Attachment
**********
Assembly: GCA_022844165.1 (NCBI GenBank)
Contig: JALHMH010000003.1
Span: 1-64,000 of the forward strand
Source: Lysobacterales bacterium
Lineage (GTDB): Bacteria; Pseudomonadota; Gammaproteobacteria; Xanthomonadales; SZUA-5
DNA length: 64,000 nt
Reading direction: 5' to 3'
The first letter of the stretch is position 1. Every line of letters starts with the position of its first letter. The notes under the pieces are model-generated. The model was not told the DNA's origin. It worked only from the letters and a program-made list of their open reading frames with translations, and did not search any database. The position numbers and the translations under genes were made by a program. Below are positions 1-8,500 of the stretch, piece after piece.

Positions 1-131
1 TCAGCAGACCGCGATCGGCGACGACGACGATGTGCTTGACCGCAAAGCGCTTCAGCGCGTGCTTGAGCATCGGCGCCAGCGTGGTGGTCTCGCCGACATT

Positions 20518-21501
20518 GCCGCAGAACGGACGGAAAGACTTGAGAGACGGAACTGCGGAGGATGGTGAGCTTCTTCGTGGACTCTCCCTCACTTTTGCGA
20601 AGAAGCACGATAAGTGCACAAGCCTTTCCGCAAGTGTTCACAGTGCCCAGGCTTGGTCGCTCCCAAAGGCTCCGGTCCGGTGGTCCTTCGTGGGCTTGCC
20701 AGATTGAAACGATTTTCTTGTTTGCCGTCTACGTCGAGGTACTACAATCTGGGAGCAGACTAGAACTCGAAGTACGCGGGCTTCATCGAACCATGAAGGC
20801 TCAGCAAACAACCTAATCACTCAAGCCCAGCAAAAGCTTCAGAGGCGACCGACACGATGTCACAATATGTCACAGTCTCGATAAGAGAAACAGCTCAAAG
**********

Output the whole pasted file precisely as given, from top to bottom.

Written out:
Assembly: GCA_022844165.1 (NCBI GenBank)
Contig: JALHMH010000003.1
Span: 1-64,000 of the forward strand
Source: Lysobacterales bacterium
Lineage (GTDB): Bacteria; Pseudomonadota; Gammaproteobacteria; Xanthomonadales; SZUA-5
DNA length: 64,000 nt
Reading direction: 5' to 3'
The first letter of the stretch is position 1. Every line of letters starts with the position of its first letter. The notes under the pieces are model-generated. The model was not told the DNA's origin. It worked only from the letters and a program-made list of their open reading frames with translations, and did not search any database. The position numbers and the translations under genes were made by a program. Below are positions 1-8,500 of the stretch, piece after piece.

Positions 1-131
1 TCAGCAGACCGCGATCGGCGACGACGACGATGTGCTTGACCGCAAAGCGCTTCAGCGCGTGCTTGAGCATCGGCGCCAGCGTGGTGGTCTCGCCGACATT

Positions 20518-21501
20518 GCCGCAGAACGGACGGAAAGACTTGAGAGACGGAACTGCGGAGGATGGTGAGCTTCTTCGTGGACTCTCCCTCACTTTTGCGA
20601 AGAAGCACGATAAGTGCACAAGCCTTTCCGCAAGTGTTCACAGTGCCCAGGCTTGGTCGCTCCCAAAGGCTCCGGTCCGGTGGTCCTTCGTGGGCTTGCC
20701 AGATTGAAACGATTTTCTTGTTTGCCGTCTACGTCGAGGTACTACAATCTGGGAGCAGACTAGAACTCGAAGTACGCGGGCTTCATCGAACCATGAAGGC
20801 TCAGCAAACAACCTAATCACTCAAGCCCAGCAAAAGCTTCAGAGGCGACCGACACGATGTCACAATATGTCACAGTCTCGATAAGAGAAACAGCTCAAAG